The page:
For many people today their relationship with God is transactional. Let me explain that: we make our relationship with God a deal, an agreement, an acknowledgement of our sin and God’s forgiveness through Christ. But we leave it there. The deal’s been done, we’re saved. That’s what makes for Revelation 3 lukewarm Christians! We often use the term ‘accepting Christ’ as a description of our salvation. That somehow seems such a poor concept of what Jesus is and what he wants. He doesn’t want to be accepted, he wants to be welcomed!

Read Revelation chapter 1 through to 3:20 and try to see the risen, exalted, incandescent Jesus of chapter 1 standing outside the door to you: knocking, waiting. Try to imagine what it would be like to open that door to Jesus as the best of all friends, and to welcome him in with open arms and a laden table. Try to imagine a life spent around the table of our hearts with the Lord Jesus Christ breaking bread with us, getting to know him as he knows us. That’s a relationship, not a transaction.

Jesus is saying to each one of us in our apathy and lukewarm faith: LOOK! I’m outside knocking! If anyone opens up and welcomes me to the table, I WILL come in and share it with them!

What an incredible offer and privilege – let’s all throw wide the doors with glad abandon and welcome our Lord into our lives.

What Pervades?

What do the conversations revolve around in your home? What is it that animates you and yours? What gets your passions roused enough to discuss, debate, express yourself?

There’s so much to capture our attention these days and there are so many ways of being captured. For many people it’s the TV that sits in the corner of the room, always on, always directing our thoughts. For others it’s social media, stuffed chock full of memes and breaking news.

It’s good to have interests, it’s great to have passions, it’s healthy to be aware of what’s going on in the world. But, when these things pervade our lives then we are subject to them. This is why God explicitly tells us to deliberately determine what pervades our lives. Here’s my paraphrase of Deuteronomy 6:4-9, the great ‘shema’.

Listen up, people: the I AM God, the LORD is the only One
Love the LORD with all of who you are: heart, soul, strength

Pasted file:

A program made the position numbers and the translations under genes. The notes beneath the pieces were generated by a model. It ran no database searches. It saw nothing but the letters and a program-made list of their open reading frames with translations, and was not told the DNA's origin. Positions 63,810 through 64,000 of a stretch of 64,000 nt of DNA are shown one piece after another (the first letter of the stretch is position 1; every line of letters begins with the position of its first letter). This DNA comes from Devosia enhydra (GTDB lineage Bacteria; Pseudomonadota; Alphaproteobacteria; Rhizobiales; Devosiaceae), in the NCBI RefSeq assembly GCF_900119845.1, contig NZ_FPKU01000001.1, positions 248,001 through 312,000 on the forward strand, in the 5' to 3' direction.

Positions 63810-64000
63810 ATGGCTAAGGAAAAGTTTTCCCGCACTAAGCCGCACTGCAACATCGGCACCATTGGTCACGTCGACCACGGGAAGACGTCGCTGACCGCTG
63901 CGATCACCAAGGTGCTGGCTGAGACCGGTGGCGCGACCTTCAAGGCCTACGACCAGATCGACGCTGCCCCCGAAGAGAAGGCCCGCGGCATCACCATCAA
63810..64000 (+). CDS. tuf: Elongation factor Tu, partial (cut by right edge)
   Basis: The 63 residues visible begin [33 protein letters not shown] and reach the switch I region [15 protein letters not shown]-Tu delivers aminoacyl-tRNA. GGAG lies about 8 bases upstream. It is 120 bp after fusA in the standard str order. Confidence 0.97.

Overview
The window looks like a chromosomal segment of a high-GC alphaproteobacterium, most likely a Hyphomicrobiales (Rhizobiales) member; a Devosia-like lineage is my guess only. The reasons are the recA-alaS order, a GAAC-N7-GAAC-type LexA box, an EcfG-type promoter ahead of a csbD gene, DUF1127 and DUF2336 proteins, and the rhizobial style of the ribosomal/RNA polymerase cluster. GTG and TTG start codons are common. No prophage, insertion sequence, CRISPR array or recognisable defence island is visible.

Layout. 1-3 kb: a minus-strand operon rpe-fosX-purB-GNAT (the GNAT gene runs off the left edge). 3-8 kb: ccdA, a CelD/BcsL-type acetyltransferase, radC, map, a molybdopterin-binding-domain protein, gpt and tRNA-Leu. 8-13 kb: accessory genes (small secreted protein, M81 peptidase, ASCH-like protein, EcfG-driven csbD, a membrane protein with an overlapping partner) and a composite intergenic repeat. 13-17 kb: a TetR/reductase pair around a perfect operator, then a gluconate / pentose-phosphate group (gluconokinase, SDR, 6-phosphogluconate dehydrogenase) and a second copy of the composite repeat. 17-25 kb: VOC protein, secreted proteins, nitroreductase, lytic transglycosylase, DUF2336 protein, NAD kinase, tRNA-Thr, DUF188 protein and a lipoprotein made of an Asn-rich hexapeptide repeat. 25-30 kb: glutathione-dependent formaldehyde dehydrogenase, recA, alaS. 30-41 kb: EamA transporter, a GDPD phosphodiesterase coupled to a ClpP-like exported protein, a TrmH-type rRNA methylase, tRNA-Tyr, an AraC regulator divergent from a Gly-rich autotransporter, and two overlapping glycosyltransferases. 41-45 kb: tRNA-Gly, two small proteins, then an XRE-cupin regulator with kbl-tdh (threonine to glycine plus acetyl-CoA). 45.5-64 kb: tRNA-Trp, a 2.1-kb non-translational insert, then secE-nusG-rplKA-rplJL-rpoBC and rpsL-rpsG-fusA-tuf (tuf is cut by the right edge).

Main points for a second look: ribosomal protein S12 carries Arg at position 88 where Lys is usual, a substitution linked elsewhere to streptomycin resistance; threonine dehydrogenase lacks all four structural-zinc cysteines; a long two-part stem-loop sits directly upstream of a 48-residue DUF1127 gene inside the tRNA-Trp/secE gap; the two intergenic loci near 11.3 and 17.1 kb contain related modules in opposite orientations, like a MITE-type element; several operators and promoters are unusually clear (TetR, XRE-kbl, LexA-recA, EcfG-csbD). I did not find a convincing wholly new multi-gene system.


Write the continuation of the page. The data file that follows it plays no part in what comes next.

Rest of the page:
Keep these instructions in your heart
Teach and talk of these things: to your family, to your friends, in the home or out and about,
First thing in the morning and last thing at night
Make these words of God guard and guide what you do with your hands, what you see with your eyes
Make these words of God the gateway to your home

When I don’t know how to pray

Then I turned my face to the Lord God, seeking him by prayer.

Daniel 9:3

What was Daniel’s life really like? He was abducted from his homeland as a young man, probably in his early teens. He and his friends were put under the Chief of the Eunuchs – the logical deduction is that as part of Daniel’s incorporation into the retinue of the king of Babylon he and his friends were made eunuchs. Daniel was also a slave. No matter what position he was given it didn’t change the fact that he was owned by the king. Reading between the lines of the book of Daniel he was down more than he was up – at times of crisis he was remembered, at other times he could be completely forgotten. With every change of regime, and Daniel suffered quite a few, Daniel would have lost whatever position he had (apart from the Belshazzar/Darius change, where things went the other way).

Why the background? To show that Daniel didn’t ‘have it good’. He wasn’t recognised by all around him as some giant of faith and righteousness. He was often hated, occasionally recognised, but mostly it was just him and his God. But God recognised him as a giant of faith and righteousness (see Ezekiel 14:14,20)! We need to understand how he came to be who he is while under the constraints that he suffered. We need to know that we have the same access to the same God that Daniel did, if only we would avail of that access.